TAMPA ­— Jacoby Ellsbury did running exercises and took batting practice on Sunday and said that the right calf that has kept him out of games since March 14 “feels good.”

Joe Girardi said that Ellsbury will play in a minor league game on Tuesday.

Keeping Ellsbury out of Grapefruit League action will allow the Yankees to backdate a disabled list stint if the outfielder experiences a setback.

Ellsbury continued to downplay the issue.

“I told you from the start, I thought I could play” Ellsbury said. “But it’s one of those things, we have the luxury of spring training and getting100%. That’s pretty much — at this point you don’t want to feelanything in the calf. I play center field, I run the bases, I used my legs.

“So why not be 100 %?”


The Yankees lost to Toronto, 3-1, but Girardi was impressed by reliever Dellin Betances, who entered in the seventh with the bases loaded and one out, and struck out Jose Bautista and Edwin Encarnacion. Betances is trying to make the bullpen, and has enjoyed a strong spring.


The Yankees have an off day on Monday, but Ivan Nova will pitch in a minor-league game at 11 a.m., with Francisco Cervelli catching.

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Masahiro Tanaka set to make Yankees debut April 4
Joe Girardi also said he had decided on a backup catcher, but was not ready to say who it will be. Francisco Cervelli, Austin Romine and Gary Sanchez were all competing for the job.


Masahiro Tanaka will pitch for the first time in the Majors on April 4.

TAMPA — Joe Girardi did not exactly announce his rotation on Monday, but the Yankees manager left virtually no room for confusion that CC Sabathia, Hiroki Kuroda and Ivan Nova will pitch in the opening series in Houston, and Masahiro Tanaka will make his MLB debut on April 4 in Toronto.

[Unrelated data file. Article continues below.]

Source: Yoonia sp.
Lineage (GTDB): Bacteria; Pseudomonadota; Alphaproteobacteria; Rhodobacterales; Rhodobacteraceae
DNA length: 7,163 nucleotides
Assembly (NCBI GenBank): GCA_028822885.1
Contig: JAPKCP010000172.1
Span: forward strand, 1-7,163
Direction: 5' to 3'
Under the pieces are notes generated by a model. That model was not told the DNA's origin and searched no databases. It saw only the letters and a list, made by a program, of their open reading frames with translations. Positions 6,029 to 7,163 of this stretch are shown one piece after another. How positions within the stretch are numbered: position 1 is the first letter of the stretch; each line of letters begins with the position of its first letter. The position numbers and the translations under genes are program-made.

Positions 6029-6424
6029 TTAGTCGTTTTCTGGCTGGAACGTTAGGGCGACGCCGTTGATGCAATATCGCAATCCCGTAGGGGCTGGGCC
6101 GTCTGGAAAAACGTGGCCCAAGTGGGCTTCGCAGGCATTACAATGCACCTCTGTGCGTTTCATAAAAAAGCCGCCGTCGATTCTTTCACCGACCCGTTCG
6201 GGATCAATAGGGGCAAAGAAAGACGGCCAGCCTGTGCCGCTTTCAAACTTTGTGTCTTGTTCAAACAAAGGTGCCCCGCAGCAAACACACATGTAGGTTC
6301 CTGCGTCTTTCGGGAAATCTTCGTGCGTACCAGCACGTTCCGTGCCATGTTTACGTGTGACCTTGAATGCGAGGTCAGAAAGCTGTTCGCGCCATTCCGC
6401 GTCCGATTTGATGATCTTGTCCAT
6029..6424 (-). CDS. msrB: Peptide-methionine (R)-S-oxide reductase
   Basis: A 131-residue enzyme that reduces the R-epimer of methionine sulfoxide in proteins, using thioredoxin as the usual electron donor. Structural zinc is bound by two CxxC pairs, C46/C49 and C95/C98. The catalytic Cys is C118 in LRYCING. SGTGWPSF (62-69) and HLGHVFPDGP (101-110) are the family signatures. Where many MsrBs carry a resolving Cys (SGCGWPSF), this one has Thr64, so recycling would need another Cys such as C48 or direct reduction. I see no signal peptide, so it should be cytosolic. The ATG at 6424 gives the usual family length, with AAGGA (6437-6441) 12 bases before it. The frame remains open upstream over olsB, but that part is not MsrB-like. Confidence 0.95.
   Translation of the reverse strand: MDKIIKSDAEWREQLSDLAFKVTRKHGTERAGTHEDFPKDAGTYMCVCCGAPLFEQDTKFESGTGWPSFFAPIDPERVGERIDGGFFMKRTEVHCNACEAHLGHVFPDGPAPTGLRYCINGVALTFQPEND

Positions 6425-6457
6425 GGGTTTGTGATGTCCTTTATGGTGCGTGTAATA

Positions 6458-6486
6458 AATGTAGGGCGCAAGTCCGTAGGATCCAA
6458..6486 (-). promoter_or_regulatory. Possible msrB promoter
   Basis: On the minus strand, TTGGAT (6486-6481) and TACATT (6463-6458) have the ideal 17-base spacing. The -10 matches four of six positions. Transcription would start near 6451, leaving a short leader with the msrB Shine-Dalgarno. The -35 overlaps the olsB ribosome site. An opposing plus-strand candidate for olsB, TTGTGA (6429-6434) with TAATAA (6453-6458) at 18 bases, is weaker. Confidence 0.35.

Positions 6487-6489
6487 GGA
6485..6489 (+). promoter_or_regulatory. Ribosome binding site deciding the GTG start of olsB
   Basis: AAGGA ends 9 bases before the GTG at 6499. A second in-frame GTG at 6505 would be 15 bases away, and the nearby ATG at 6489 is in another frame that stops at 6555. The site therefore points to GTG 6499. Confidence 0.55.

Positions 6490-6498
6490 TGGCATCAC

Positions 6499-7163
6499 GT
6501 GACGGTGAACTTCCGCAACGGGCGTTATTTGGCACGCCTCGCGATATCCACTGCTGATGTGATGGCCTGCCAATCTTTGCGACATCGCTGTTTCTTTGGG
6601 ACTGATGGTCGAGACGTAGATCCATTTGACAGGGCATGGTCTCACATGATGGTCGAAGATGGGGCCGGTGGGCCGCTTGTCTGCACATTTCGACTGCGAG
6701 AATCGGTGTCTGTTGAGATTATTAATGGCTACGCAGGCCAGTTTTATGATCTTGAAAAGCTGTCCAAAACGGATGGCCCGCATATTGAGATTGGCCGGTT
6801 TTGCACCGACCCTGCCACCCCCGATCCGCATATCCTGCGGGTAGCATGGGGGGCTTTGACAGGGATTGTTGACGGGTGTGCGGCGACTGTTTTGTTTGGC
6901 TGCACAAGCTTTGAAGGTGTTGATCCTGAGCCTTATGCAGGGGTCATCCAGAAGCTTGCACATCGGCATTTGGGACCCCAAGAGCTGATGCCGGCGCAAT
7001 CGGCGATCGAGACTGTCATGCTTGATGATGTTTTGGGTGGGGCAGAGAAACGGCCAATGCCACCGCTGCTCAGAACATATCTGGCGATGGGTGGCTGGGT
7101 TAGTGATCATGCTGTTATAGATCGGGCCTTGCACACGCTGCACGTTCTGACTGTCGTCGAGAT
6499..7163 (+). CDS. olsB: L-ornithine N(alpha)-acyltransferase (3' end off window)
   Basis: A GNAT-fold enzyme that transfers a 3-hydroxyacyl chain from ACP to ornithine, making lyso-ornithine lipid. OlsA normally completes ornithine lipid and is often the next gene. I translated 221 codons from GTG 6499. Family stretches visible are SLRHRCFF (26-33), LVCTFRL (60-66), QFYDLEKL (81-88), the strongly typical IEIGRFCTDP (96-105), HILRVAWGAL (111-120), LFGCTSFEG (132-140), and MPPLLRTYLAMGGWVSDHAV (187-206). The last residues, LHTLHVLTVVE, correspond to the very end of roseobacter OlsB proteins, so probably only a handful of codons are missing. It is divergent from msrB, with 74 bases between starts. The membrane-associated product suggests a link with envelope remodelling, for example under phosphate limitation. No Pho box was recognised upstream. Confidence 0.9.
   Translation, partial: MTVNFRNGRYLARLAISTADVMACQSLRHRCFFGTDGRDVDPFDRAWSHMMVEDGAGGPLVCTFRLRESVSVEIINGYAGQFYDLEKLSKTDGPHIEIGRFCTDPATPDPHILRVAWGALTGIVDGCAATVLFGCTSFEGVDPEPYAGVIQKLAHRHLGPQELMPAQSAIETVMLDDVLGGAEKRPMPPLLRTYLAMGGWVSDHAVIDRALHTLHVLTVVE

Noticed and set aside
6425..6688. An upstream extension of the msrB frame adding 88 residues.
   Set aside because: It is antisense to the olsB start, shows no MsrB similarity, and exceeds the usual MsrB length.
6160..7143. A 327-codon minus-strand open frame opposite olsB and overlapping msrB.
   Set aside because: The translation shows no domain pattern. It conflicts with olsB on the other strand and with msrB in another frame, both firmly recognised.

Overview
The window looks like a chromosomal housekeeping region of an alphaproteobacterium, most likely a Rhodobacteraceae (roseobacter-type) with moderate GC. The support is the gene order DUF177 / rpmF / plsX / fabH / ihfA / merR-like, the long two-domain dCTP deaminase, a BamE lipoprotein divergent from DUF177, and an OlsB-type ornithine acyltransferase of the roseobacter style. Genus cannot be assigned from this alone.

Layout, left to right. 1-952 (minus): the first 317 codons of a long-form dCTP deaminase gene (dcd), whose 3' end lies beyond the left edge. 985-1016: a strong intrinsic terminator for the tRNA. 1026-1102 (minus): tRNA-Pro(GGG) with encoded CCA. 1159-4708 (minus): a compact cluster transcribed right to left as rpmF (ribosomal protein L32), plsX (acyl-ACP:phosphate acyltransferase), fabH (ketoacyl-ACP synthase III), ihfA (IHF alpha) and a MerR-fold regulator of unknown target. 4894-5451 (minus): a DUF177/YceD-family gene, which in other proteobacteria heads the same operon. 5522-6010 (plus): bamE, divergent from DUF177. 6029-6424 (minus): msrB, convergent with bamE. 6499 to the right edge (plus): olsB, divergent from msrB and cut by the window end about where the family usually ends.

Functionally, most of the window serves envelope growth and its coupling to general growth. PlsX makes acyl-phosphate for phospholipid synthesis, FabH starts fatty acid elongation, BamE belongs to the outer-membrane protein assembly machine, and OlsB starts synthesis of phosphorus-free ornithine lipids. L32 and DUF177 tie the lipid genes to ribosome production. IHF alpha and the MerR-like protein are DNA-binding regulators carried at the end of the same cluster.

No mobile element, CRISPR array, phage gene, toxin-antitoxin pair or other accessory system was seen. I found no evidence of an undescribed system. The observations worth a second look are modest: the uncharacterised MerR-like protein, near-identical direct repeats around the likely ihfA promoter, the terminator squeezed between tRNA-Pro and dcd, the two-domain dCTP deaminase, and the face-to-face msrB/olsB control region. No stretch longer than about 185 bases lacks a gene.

Girardi said that Sabathia will pitch this Thursday, Kuroda Friday and Nova Saturday (possibly in another minor league game). Asked if it was safe to read into that the order of his April rotation, the manager grinned and said, “You can read, yeah.”

As for the fifth spot in the rotation, all signs point to Michael Pineda winning the job. Girardi said he and his staff had made a decision, but needed to talk to all parties first (David Phelps, Adam Warren and Vidal Nuno are also competing for the final spot, and at least two of those pitchers will likely land in the bullpen). An announcement will likely come on Tuesday.


Girardi also said he had decided on a backup catcher, but was not ready to say who it will be. “That’s another thing that we may wait to announce, but it’s something that we’re pretty sure what we’re going to do,” he said.

Francisco Cervelli appears positioned to win the job over Austin Romine and John Ryan Murphy.


Jacoby Ellsbury (calf) remains on track to play in a minor league game on Tuesday. The outfielder has not appeared in a game since March 14. ... Chris Leroux will start for the Yankees in Wednesday’s Grapefruit League game. ... Brendan Ryan (back) has improved, according to Girardi, but there is no indication yet when he will return. Ryan is expected to begin the season on the DL.

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Yankees name Michael Pineda fifth starter

Joe Girardi made the announcement on Tuesday, giving the fifth spot in the rotation to the former All-Star over David Phelps, Adam Warren and Vidal Nuno.

pinedaweb26s-1-web.jpgOver 15 spring innings, Michael Pineda gives up two earned runs and strikes out 16.

TAMPA — Michael Pineda has taken the fifth.